The upcoming Fort Lauderdale International Film Festival opening night showing of the new Jason Alexander movie Lucky Stiff will be brought to you by Levitt-Weinstein cemeteries.
And the raffle to benefit the festival will allow two lucky ... stiffs to win cemetery plots.
By the way, Seinfeld co-star Alexander, whose mom Ruth Greenspan was a longtime Broward resident, is expected at the Nov. 7 showing at the Broward Center for the Performing Arts.
Here’s the deal: Anyone who purchases a $25 ticket that night will be entered in a raffle for “a chance to win a peaceful afterlife gift for two,” the festival’s deadpan news release reads.
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The two burial plots, at the Beth David Memorial Gardens in Hollywood, are valued at a total of $8,000.
Lucky Stiff is based on a 1988 play that follows a British shoe salesman on his quest to inherit $6 million on the condition that he takes the body of his dead American uncle on a trip to Monte Carlo.
tiger woods appeal
After weeks of back and forth with a Miami-Dade Circuit Court judge, Tiger Woods officially is appealing a local jury’s decision that he pay $1.22 million in damages plus interests to Miami memorabilia dealer Gotta Have It Golf.
Woods seems ready for the months, if not years, in appeals court.
His attorney, Guy Rasco, has until mid-November to file his brief. He didn’t comment on his strategy.
“The [award’s] interests are still accruing,” said the autograph company’s lawyer, Eric Isicoff. In June, the interests alone were already at $500,000.
Gotta Have It claimed Woods broke a licensing agreement when he failed to provide 1,300 autographs, and an all-female jury in Miami agreed.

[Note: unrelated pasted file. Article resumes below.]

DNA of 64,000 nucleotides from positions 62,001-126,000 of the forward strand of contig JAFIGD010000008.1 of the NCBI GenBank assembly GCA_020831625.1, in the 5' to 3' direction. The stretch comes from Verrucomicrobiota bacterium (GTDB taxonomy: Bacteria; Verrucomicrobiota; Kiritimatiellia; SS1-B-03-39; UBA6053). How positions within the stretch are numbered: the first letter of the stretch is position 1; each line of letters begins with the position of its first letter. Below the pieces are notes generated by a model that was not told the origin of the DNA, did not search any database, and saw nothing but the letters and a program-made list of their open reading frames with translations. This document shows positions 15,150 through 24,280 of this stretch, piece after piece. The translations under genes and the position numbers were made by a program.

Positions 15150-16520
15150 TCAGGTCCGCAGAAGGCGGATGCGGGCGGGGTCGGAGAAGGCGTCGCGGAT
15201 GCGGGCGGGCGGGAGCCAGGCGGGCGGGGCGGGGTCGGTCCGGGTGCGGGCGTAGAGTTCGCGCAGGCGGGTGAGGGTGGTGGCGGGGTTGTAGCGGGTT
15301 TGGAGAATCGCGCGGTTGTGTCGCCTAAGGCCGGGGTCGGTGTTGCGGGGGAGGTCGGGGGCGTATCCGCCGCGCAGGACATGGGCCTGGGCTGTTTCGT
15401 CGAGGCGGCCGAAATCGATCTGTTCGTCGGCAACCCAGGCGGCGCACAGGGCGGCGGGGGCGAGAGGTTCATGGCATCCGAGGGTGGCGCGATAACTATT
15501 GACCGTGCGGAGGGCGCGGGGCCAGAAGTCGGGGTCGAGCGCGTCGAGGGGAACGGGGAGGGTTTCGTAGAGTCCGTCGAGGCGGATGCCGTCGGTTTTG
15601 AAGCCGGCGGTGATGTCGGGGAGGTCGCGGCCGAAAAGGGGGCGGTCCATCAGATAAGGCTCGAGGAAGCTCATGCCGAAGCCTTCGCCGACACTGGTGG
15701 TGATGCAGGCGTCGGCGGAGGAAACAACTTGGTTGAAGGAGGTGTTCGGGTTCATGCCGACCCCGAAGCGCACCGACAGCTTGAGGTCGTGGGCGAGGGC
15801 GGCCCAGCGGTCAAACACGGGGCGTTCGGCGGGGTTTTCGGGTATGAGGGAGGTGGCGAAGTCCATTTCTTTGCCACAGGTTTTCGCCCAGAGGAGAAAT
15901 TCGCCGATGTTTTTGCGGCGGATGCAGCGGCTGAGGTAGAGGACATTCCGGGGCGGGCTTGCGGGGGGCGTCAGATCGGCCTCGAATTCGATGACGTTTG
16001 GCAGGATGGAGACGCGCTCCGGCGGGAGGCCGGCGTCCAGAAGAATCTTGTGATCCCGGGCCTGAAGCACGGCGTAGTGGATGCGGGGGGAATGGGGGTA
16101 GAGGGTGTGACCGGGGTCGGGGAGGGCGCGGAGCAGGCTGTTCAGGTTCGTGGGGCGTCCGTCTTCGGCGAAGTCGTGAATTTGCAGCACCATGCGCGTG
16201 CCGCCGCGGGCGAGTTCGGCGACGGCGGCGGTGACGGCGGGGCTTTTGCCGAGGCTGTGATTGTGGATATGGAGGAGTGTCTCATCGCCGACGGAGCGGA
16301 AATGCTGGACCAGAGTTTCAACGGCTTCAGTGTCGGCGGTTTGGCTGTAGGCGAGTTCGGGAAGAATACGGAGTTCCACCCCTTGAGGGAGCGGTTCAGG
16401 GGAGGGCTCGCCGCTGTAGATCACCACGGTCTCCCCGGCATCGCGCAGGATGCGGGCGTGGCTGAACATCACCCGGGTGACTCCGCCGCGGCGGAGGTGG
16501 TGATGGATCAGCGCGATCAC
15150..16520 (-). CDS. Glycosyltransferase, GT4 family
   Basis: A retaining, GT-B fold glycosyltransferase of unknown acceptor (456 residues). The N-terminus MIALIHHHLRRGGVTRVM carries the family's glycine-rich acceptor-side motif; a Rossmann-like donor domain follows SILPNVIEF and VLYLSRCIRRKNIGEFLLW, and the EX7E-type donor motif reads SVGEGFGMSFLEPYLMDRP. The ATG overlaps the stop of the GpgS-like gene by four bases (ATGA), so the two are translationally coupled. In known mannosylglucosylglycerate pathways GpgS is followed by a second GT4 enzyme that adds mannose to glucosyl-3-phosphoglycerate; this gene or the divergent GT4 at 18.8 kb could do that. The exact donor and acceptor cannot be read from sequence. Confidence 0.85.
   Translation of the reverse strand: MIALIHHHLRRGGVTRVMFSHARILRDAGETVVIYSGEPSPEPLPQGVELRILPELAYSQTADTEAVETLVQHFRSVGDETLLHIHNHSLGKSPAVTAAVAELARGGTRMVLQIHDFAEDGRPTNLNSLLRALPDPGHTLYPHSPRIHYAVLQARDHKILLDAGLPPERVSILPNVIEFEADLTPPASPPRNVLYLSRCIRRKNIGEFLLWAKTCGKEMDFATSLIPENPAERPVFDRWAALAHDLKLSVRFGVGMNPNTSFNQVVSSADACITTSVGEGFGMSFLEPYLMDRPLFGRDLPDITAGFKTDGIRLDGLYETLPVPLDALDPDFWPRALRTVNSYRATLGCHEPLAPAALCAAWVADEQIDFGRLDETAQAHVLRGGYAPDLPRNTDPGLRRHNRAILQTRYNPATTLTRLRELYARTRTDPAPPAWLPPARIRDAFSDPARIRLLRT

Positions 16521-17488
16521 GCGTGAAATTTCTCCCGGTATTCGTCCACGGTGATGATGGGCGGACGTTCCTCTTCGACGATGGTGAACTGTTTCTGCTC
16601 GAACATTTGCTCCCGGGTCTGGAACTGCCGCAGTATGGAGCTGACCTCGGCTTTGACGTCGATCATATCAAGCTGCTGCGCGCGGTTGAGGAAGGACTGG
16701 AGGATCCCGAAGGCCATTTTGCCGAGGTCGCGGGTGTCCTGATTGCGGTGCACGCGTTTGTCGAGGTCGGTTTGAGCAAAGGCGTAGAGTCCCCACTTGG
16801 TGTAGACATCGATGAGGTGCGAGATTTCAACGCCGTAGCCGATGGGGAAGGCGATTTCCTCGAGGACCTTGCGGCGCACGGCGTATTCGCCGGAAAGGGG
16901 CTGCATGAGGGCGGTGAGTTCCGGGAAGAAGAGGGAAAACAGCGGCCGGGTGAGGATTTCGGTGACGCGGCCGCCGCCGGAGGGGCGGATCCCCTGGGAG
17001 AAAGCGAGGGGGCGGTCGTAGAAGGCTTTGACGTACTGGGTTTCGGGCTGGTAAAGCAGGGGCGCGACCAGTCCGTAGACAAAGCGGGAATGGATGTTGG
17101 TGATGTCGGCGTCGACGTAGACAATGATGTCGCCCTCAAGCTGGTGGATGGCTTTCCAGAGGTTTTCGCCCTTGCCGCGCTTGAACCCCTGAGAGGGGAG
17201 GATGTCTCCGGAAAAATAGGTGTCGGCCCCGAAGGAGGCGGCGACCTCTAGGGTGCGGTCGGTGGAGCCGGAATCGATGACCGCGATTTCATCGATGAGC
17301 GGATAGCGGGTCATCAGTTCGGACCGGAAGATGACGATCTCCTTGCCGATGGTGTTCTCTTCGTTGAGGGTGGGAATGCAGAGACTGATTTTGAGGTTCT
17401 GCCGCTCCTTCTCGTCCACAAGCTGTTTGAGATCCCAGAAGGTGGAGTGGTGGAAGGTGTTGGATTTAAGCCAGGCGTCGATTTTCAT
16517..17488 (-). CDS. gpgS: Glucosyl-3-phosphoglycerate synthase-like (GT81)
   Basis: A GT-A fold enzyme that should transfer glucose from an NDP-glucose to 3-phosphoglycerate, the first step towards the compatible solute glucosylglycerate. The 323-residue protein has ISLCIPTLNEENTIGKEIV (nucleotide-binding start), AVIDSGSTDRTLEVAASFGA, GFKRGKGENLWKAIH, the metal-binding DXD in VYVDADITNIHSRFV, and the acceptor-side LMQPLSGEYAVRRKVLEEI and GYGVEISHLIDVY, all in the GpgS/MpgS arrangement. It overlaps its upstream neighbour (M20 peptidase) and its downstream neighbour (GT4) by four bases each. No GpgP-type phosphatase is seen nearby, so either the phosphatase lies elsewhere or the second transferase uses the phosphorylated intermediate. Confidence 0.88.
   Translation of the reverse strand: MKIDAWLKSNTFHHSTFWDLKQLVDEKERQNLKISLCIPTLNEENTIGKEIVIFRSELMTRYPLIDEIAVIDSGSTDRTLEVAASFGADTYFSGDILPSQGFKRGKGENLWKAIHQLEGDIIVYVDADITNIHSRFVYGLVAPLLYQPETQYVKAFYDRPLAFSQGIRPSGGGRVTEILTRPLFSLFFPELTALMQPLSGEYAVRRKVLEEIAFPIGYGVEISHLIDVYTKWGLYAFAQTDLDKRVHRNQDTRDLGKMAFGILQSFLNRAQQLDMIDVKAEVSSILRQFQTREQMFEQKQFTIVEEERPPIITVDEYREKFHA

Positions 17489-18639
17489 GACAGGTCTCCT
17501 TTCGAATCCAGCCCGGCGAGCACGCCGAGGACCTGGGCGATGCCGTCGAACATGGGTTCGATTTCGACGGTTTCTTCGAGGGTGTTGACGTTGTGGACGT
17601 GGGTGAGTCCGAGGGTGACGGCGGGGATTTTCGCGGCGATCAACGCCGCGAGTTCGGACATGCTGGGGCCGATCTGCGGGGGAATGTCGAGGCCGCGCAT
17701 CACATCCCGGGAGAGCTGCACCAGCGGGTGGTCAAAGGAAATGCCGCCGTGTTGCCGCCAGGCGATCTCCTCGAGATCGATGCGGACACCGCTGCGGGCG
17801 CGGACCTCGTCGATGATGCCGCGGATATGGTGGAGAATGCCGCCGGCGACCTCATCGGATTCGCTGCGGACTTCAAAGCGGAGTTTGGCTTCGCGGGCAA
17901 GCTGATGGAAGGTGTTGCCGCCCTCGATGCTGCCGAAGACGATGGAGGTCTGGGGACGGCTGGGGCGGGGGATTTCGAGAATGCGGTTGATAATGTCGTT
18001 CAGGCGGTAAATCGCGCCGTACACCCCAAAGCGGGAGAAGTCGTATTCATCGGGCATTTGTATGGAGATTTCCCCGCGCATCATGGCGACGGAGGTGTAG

‘Wolf’ of politics
Now that he has paid his debt to society, Bal Harbour businessman Danny Porush, the convicted scammer who inspired the Jonah Hill character in the movie The Wolf of Wall Street, says he sees nothing wrong with his pouring cash into political campaigns, including those of U.S. Congressman Patrick Murphy and gubernatorial candidate Charlie Crist.
Porush, Jordan Belfort’s sidekick in the $200 million swindle portrayed in the movie, says he’s following every detail of his sentence, including his $1,000-a-month restitution, and had his right to vote restored.
“I’ve done everything I was supposed to do,” Porush says. “I am a productive member of society, and I don’t see why I shouldn’t participate in the political process.”
The South Florida-based security company hired to watch over troubled pop star Justin Bieber sure has strange business practices.
The Hollywood-based Guardian Professional Security, which also counts 50 Cent, Lil Wayne and Timbaland and Shakira among its clients, claims in court documents filed in Miami that it has no employment, background and training records for Hugo Hesny, the beefy human shield accused of roughing up photographers who get close to the Biebs.
Guardian owner Anton Kalaydjian says Hesny works for him but his employment file is empty —except for a copy of Hesny’s state-issued security-guard license.
Miami-Dade County Circuit Court Judge Sarah Zabel this week gave Kalaydjian until the end of the month to do better — or else.
The paperwork popped up in the lawsuit brought against Bieber by Miami Beach paparazzoJeffery Binion.
“It’s unconscionable to think that a security company that employs armed guards with the duty to protect celebrities ... keeps no employment records,” said Mark DiCowden, Binion’s attorney.
Kalaydjian didn’t respond to requests for comment.